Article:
Magnificent Magnesium

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It’s tough to overestimate just how much we need magnesium. In fact, this important mineral plays a key role in over 300 biochemical reactions in the body. But there’s a good chance you’re not getting enough magnesium from your diet alone—and that makes supplementation essential.

Fast Facts

  • Up to 80 percent of the population may be magnesium deficient. This critical mineral provides energy for our cells, helps our muscles recover after heavy exercise, assists with thyroid metabolism, promotes clear thinking, and so much more! But because magnesium has been depleted from the soil and is often stripped from foods during processing, it’s commonly in short supply in our diets.

 

  • Magnesium enhances physical performance. Studies show that adequate magnesium levels help athletes score big in strength and movement tests, including trunk flexibility, rotation, and jumping. On the flip side, moderately low magnesium levels can have ill effects on nerve transmission—and that can lead to disturbances in the way your muscles contract and relax. That’s why one common sign that you need more magnesium is muscle cramps.

 

  • Half of all migraine sufferers have magnesium deficiency. Clinical studies show that pretreatment with magnesium reduces migraines in children and actually stops them in adults.

 

  • Magnesium is critical for a healthy cardiovascular system. A large population-based study of over 9,000 participants in the Netherlands found that without enough magnesium, arteries thicken and the tone and overall health of blood vessels decline. The good news? Other research shows that getting enough of this key mineral promotes healthy, flexible arteries regardless of age or weight, and that can ultimately lead to better blood pressure and less strain on the heart. Another reason to up your intake? A Finnish study discovered that, because of magnesium’s essential relationship to cellular energy and heart rhythms, low levels are also a risk for heart failure in men.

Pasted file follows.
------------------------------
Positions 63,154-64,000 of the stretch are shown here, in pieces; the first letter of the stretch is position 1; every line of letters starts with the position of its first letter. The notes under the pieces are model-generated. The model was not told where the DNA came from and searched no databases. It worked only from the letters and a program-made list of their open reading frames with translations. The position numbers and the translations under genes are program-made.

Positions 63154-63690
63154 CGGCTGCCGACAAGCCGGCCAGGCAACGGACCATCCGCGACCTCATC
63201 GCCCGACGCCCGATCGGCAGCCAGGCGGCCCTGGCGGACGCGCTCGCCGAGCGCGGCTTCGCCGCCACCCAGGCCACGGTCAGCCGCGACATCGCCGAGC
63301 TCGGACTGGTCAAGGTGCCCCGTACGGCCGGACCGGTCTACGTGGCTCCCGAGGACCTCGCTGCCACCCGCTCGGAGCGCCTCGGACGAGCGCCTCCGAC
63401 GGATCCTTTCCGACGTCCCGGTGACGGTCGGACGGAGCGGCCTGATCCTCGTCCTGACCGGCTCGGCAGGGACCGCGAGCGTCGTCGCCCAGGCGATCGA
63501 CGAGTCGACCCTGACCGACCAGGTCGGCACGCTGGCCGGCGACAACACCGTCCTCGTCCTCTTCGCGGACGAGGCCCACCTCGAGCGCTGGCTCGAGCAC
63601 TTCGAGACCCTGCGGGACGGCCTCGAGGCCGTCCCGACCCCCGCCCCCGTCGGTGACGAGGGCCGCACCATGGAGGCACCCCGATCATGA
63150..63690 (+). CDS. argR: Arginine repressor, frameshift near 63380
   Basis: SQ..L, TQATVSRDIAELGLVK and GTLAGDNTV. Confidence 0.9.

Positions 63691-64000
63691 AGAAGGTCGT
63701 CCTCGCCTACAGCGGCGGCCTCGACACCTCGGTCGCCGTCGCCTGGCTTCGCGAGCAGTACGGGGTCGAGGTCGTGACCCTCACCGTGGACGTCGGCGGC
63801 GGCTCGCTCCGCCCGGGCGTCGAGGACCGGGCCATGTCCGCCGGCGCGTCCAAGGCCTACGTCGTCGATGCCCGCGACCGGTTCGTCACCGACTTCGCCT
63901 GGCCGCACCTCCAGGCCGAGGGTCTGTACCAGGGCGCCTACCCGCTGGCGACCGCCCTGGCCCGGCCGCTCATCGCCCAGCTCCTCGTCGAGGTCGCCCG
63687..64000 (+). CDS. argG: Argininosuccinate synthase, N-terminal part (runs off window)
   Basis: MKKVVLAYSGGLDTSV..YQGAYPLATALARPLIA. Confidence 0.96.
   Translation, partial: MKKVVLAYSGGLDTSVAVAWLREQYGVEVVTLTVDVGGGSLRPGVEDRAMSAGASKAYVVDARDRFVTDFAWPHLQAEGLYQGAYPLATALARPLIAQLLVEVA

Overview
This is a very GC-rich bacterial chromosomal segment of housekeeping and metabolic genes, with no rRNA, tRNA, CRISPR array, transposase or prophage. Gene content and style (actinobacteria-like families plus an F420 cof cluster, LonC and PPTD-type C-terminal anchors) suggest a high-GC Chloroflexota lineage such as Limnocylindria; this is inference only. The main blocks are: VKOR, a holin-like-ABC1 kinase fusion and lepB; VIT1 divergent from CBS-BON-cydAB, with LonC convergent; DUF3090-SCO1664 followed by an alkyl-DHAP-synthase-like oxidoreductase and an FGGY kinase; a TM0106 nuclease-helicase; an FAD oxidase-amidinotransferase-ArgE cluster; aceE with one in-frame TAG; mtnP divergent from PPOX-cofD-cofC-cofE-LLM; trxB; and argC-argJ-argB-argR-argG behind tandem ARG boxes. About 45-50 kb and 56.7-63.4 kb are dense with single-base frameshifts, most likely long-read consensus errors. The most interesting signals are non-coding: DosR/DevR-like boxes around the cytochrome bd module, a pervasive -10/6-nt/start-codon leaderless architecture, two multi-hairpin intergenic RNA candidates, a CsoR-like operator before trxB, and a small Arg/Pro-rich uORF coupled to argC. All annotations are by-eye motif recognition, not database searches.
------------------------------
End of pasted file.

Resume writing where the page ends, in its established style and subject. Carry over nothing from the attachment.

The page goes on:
• Magnesium reduces the markers of inflammation. A clinical study of middle-aged men with chronic inflammatory stress and low magnesium levels saw an improvement in their C-reactive protein scores and experienced better sleep following magnesium supplementation.

 

  • A magnesium deficiency can make you more susceptible to the effects of chronic stress. Stress sends your adrenal and pituitary glands into overdrive, leaving you feeling exhausted and less able to cope.

 

Maximize Magnesium’s Benefits

  • For the best absorption and benefits, check the label for the magnesium bisglycinate form. The most bioavailable form of magnesium is bound or chelated to the amino acid glycine. Glycine helps shepherd the mineral through the intestinal wall so it can be readily used by the body’s cells.

 

  • How much should you take? The typical minimum dose ranges from 300 to 400 mg daily for adults.